Date of Award

May 2018

Degree Type


Degree Name

Doctor of Professional Studies


School of Information Studies


Nancy McCracken


dependency parsing, natural language processing, negation detection, sentiment analysis, social media data, Twitter

Subject Categories

Social and Behavioral Sciences


Although improvements have been made in the performance of sentiment analysis tools, the automatic detection of negated text (which affects negative sentiment prediction) still presents challenges. More research is needed on new forms of negation beyond prototypical negation cues such as “not” or “never.” The present research reports findings on the role of a set of words called “approximate negators,” namely “barely,” “hardly,” “rarely,” “scarcely,” and “seldom,” which, in specific occasions (such as attached to a word from the non-affirmative adverb “any” family), can operationalize negation styles not yet explored. Using a corpus of 6,500 tweets, human annotation allowed for the identification of 17 recurrent usages of these words as negatives (such as “very seldom”) which, along with findings from the literature, helped engineer specific features that guided a machine learning classifier in predicting negated tweets. The machine learning experiments also modeled negation scope (i.e. in which specific words are negated in the text) by employing lexical and dependency graph information. Promising results included F1 values for negation detection ranging from 0.71 to 0.89 and scope detection from 0.79 to 0.88. Future work will be directed to the application of these findings in automatic sentiment classification, further exploration of patterns in data (such as part-of-speech recurrences for these new types of negation), and the investigation of sarcasm, formal language, and exaggeration as themes that emerged from observations during corpus annotation.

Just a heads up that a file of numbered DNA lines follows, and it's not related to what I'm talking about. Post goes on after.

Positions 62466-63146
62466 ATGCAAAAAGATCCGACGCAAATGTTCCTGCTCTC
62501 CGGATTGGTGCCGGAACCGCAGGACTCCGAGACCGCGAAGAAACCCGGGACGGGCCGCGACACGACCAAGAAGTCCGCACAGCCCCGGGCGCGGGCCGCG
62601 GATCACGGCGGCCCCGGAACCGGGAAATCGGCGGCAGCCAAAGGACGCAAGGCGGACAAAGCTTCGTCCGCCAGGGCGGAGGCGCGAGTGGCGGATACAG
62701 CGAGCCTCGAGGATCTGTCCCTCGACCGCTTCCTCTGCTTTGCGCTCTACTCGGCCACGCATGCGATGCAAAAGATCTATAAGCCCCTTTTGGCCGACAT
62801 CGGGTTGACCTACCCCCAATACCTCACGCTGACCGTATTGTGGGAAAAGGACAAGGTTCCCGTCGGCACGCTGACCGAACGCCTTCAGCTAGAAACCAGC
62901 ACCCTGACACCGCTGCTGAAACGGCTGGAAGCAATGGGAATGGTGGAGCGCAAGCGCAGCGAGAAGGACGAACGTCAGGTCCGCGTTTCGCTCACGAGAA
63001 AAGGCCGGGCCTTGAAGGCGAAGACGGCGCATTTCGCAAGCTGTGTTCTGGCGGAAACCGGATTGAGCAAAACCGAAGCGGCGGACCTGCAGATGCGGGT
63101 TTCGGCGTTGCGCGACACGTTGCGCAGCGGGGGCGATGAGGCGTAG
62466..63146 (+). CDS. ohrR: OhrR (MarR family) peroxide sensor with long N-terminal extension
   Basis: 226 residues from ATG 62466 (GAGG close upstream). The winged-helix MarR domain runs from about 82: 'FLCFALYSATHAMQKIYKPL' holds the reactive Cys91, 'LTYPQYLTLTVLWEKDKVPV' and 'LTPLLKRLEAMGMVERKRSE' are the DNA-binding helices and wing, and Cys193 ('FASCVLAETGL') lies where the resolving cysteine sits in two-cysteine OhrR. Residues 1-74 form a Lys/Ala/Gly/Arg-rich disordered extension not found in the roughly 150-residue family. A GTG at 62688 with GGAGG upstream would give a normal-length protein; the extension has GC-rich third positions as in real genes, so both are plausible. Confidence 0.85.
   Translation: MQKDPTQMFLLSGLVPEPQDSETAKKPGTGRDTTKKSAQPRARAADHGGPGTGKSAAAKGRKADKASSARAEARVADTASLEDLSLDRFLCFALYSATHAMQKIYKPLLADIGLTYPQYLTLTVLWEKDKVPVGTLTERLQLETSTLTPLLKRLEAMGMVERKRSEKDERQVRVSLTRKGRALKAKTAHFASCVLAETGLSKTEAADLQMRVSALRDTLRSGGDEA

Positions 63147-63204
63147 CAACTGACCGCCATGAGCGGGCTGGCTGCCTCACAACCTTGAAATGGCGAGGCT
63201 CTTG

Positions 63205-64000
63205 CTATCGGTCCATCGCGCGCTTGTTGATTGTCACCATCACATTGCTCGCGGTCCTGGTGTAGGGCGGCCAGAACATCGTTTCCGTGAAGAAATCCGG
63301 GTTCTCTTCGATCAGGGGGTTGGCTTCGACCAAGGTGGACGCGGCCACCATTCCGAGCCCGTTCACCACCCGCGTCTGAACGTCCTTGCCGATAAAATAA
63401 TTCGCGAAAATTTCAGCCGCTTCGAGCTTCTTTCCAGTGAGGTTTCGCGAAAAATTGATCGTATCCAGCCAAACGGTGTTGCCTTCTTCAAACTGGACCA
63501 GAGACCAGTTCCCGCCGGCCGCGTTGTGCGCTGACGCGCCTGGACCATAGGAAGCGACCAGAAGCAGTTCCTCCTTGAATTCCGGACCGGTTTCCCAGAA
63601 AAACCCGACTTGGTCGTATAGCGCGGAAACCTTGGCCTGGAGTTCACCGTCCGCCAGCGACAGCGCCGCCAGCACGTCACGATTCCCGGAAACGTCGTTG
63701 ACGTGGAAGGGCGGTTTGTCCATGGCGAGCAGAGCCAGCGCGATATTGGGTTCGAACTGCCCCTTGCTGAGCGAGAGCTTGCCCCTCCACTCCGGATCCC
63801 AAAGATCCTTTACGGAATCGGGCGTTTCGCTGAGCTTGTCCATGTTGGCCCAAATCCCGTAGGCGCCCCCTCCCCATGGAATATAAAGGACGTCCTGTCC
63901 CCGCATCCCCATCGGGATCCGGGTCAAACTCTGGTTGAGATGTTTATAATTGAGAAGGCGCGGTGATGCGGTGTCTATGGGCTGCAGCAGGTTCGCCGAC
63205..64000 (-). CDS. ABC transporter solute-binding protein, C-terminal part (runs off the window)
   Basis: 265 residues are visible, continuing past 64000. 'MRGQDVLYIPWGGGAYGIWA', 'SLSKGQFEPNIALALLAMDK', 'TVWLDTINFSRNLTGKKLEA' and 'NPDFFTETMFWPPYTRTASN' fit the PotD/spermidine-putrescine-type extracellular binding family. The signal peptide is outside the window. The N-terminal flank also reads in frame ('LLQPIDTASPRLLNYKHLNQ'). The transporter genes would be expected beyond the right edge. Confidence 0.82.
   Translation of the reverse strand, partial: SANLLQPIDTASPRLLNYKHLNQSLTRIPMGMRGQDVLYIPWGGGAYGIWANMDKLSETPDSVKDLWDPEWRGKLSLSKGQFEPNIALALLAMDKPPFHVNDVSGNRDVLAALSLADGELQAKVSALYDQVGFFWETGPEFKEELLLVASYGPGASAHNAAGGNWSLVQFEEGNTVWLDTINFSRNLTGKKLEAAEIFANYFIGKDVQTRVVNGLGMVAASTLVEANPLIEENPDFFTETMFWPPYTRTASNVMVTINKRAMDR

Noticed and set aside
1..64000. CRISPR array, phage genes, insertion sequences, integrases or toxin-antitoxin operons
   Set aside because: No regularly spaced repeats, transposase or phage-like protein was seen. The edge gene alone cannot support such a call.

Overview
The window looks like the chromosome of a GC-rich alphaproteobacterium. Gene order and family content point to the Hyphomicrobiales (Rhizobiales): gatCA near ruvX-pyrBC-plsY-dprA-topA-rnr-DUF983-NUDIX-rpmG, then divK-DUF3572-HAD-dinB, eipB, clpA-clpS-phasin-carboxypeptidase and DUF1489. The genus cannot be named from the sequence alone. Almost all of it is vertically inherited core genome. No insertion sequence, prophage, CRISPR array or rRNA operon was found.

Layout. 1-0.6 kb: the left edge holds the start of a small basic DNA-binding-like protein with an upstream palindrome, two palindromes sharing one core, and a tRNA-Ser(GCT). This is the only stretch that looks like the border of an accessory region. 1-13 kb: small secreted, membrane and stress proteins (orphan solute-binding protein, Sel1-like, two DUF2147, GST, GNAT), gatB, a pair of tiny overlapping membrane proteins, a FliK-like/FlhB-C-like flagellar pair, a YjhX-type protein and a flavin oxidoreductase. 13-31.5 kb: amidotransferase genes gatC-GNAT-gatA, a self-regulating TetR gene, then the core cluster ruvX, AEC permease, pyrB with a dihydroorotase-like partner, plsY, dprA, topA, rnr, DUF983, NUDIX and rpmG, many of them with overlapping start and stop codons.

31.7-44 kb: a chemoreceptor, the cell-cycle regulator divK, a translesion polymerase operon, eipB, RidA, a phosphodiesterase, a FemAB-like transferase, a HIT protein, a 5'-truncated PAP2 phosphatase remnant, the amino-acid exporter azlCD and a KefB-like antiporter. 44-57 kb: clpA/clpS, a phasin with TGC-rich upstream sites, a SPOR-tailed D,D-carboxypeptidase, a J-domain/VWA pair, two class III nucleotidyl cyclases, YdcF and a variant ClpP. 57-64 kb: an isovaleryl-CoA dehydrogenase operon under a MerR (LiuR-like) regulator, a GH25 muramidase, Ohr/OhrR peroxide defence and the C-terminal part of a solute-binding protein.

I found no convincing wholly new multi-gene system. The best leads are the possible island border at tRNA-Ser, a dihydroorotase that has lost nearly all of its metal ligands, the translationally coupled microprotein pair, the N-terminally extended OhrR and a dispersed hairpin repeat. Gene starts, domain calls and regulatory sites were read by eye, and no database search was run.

Open Access